The University of Nebraska-Lincoln is taking on a special project to honor and celebrate veterans and military service members by creating a Veterans’ Tribute on Memorial Mall, near the Pershing Military and Naval Science Building. The design will feature glass panels, shown below, depicting moments in a veteran or service member’s life, including training, deployment, family life, and humanitarian missions. When this is complete, it should serve as one of the more moving and striking memorials for this purpose in the country.
The project has hit an important juncture, where the design team is able to start collecting stories from veterans. These stories and quotes will be put on the glass sculptures. If you have a story you’d like to tell, you can visit the memorial’s official website and submit it electronically, or find out how to mail the story in.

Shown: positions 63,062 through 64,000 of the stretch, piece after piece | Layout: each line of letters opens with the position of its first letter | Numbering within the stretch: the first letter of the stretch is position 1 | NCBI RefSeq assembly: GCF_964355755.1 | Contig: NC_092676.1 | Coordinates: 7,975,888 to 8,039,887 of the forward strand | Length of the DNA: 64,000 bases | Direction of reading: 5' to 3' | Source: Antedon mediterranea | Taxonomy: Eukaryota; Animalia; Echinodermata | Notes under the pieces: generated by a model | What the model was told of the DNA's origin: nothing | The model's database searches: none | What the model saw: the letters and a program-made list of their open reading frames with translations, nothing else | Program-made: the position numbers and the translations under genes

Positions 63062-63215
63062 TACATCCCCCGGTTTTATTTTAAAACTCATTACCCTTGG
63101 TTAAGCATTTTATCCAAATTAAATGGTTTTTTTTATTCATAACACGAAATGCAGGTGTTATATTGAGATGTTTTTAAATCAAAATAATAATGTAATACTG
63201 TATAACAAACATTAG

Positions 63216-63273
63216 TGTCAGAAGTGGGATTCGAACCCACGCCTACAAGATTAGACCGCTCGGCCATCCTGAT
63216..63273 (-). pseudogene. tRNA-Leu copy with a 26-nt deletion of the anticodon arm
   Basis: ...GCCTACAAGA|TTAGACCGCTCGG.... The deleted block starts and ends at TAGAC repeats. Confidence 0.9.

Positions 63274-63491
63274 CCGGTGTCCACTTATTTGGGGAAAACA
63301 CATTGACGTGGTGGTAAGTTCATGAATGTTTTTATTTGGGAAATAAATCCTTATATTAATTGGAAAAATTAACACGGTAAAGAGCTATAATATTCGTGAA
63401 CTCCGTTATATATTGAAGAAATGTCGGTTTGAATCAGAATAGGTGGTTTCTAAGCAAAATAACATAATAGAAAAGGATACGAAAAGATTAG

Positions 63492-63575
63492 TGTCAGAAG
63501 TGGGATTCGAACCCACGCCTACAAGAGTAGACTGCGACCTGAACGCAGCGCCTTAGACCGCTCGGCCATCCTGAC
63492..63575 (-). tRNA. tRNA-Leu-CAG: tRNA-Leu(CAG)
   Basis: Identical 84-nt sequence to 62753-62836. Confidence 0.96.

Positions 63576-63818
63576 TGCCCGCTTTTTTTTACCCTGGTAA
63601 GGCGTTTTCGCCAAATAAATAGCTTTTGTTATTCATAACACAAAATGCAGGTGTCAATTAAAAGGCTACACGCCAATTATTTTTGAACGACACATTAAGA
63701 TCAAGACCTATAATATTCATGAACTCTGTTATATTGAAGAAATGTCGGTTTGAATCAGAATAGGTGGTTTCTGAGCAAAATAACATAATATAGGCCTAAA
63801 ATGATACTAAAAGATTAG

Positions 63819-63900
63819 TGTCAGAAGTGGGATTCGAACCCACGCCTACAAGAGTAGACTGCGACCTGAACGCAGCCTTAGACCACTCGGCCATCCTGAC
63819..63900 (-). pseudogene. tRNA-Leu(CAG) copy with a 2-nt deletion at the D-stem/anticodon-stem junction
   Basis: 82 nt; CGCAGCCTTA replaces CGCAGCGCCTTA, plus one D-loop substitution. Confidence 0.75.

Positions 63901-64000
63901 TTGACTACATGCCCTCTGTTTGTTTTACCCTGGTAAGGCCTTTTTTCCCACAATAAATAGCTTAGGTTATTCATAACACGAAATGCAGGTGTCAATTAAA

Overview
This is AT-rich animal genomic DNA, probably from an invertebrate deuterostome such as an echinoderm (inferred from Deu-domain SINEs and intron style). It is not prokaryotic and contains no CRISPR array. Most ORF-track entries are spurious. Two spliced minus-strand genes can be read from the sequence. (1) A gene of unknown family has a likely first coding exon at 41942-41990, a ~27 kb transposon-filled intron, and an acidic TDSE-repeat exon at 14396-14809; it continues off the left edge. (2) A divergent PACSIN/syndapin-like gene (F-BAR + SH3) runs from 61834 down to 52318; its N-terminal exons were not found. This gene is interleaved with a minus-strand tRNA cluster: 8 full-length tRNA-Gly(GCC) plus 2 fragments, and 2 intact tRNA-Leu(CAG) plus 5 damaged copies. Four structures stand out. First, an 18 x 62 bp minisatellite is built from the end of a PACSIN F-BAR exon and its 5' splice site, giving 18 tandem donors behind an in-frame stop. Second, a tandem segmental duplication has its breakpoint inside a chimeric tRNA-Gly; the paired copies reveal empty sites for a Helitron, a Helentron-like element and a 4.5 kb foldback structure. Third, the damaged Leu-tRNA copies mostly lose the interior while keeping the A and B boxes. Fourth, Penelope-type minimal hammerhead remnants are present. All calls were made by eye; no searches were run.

Stand Up And Be Counted
The United States government has been counting for the census over the last few months and we’re getting closer to a very important date. The government will start sending census takers door to door in order to get information from homes that haven’t yet submitted their information.
If you received a census form and haven’t sent it back in yet, make sure to do so soon! You can also fill out the information online at the official census bureau website. It will only take a few minutes to do this and it’s vitally important to our country. In order to make sure you and you’re community are being accurately represented, everyone needs to do their part and fill it out. The Census Bureau announced they are going to officially stop counting September 30, so please make sure you are getting this done as soon as possible.